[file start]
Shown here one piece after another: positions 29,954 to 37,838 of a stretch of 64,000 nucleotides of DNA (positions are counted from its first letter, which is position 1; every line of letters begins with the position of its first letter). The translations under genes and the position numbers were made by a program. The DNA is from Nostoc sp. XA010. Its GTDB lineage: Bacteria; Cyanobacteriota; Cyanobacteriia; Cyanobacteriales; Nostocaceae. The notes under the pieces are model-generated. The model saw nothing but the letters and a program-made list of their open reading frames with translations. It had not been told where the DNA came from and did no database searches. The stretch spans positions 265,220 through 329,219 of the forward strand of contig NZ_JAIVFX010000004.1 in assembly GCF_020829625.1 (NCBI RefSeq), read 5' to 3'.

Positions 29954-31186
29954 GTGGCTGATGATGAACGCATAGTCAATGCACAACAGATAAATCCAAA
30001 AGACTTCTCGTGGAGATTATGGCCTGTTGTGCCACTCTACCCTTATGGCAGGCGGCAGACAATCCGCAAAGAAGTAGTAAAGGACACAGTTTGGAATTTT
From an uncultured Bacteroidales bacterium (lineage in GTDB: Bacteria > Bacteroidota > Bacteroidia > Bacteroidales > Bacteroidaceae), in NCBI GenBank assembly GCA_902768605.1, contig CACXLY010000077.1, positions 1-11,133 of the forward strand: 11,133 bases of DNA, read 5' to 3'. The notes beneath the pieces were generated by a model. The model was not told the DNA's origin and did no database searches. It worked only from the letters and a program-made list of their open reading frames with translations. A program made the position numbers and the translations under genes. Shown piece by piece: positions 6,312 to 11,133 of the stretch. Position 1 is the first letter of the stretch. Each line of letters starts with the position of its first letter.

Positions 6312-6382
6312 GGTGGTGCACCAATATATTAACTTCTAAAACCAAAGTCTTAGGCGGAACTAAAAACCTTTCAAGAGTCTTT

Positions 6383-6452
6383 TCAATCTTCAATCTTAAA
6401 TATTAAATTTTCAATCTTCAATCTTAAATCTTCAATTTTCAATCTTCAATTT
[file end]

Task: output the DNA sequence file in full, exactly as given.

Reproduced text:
Shown here one piece after another: positions 29,954 to 37,838 of a stretch of 64,000 nucleotides of DNA (positions are counted from its first letter, which is position 1; every line of letters begins with the position of its first letter). The translations under genes and the position numbers were made by a program. The DNA is from Nostoc sp. XA010. Its GTDB lineage: Bacteria; Cyanobacteriota; Cyanobacteriia; Cyanobacteriales; Nostocaceae. The notes under the pieces are model-generated. The model saw nothing but the letters and a program-made list of their open reading frames with translations. It had not been told where the DNA came from and did no database searches. The stretch spans positions 265,220 through 329,219 of the forward strand of contig NZ_JAIVFX010000004.1 in assembly GCF_020829625.1 (NCBI RefSeq), read 5' to 3'.

Positions 29954-31186
29954 GTGGCTGATGATGAACGCATAGTCAATGCACAACAGATAAATCCAAA
30001 AGACTTCTCGTGGAGATTATGGCCTGTTGTGCCACTCTACCCTTATGGCAGGCGGCAGACAATCCGCAAAGAAGTAGTAAAGGACACAGTTTGGAATTTT
From an uncultured Bacteroidales bacterium (lineage in GTDB: Bacteria > Bacteroidota > Bacteroidia > Bacteroidales > Bacteroidaceae), in NCBI GenBank assembly GCA_902768605.1, contig CACXLY010000077.1, positions 1-11,133 of the forward strand: 11,133 bases of DNA, read 5' to 3'. The notes beneath the pieces were generated by a model. The model was not told the DNA's origin and did no database searches. It worked only from the letters and a program-made list of their open reading frames with translations. A program made the position numbers and the translations under genes. Shown piece by piece: positions 6,312 to 11,133 of the stretch. Position 1 is the first letter of the stretch. Each line of letters starts with the position of its first letter.

Positions 6312-6382
6312 GGTGGTGCACCAATATATTAACTTCTAAAACCAAAGTCTTAGGCGGAACTAAAAACCTTTCAAGAGTCTTT

Positions 6383-6452
6383 TCAATCTTCAATCTTAAA
6401 TATTAAATTTTCAATCTTCAATCTTAAATCTTCAATTTTCAATCTTCAATTT